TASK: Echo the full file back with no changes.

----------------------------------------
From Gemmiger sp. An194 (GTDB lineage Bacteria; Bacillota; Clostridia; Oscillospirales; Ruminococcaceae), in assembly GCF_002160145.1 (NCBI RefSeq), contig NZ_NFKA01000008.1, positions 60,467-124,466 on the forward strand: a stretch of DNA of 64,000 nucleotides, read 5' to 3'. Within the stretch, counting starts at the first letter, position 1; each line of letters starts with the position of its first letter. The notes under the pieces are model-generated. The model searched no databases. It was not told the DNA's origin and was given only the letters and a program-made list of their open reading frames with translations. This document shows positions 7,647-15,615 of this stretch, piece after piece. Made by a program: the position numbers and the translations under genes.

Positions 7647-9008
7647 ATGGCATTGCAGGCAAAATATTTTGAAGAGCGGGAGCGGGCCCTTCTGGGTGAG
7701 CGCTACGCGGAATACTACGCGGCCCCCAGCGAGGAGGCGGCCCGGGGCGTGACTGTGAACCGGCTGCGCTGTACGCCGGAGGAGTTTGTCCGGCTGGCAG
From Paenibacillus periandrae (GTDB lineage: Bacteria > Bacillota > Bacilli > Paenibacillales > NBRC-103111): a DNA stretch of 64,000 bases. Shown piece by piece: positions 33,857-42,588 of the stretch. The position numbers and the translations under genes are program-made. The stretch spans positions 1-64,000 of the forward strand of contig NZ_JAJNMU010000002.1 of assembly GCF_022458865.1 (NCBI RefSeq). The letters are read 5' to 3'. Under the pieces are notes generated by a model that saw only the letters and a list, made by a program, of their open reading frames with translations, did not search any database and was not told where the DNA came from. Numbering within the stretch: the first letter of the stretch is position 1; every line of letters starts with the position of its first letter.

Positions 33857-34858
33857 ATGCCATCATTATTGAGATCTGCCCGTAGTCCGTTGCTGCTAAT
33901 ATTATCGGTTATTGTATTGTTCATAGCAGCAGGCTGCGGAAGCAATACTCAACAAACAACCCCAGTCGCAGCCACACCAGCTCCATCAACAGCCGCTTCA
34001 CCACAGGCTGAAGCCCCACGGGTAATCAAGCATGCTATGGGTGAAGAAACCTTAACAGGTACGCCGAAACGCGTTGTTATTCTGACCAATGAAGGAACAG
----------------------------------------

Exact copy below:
From Gemmiger sp. An194 (GTDB lineage Bacteria; Bacillota; Clostridia; Oscillospirales; Ruminococcaceae), in assembly GCF_002160145.1 (NCBI RefSeq), contig NZ_NFKA01000008.1, positions 60,467-124,466 on the forward strand: a stretch of DNA of 64,000 nucleotides, read 5' to 3'. Within the stretch, counting starts at the first letter, position 1; each line of letters starts with the position of its first letter. The notes under the pieces are model-generated. The model searched no databases. It was not told the DNA's origin and was given only the letters and a program-made list of their open reading frames with translations. This document shows positions 7,647-15,615 of this stretch, piece after piece. Made by a program: the position numbers and the translations under genes.

Positions 7647-9008
7647 ATGGCATTGCAGGCAAAATATTTTGAAGAGCGGGAGCGGGCCCTTCTGGGTGAG
7701 CGCTACGCGGAATACTACGCGGCCCCCAGCGAGGAGGCGGCCCGGGGCGTGACTGTGAACCGGCTGCGCTGTACGCCGGAGGAGTTTGTCCGGCTGGCAG
From Paenibacillus periandrae (GTDB lineage: Bacteria > Bacillota > Bacilli > Paenibacillales > NBRC-103111): a DNA stretch of 64,000 bases. Shown piece by piece: positions 33,857-42,588 of the stretch. The position numbers and the translations under genes are program-made. The stretch spans positions 1-64,000 of the forward strand of contig NZ_JAJNMU010000002.1 of assembly GCF_022458865.1 (NCBI RefSeq). The letters are read 5' to 3'. Under the pieces are notes generated by a model that saw only the letters and a list, made by a program, of their open reading frames with translations, did not search any database and was not told where the DNA came from. Numbering within the stretch: the first letter of the stretch is position 1; every line of letters starts with the position of its first letter.

Positions 33857-34858
33857 ATGCCATCATTATTGAGATCTGCCCGTAGTCCGTTGCTGCTAAT
33901 ATTATCGGTTATTGTATTGTTCATAGCAGCAGGCTGCGGAAGCAATACTCAACAAACAACCCCAGTCGCAGCCACACCAGCTCCATCAACAGCCGCTTCA
34001 CCACAGGCTGAAGCCCCACGGGTAATCAAGCATGCTATGGGTGAAGAAACCTTAACAGGTACGCCGAAACGCGTTGTTATTCTGACCAATGAAGGAACAG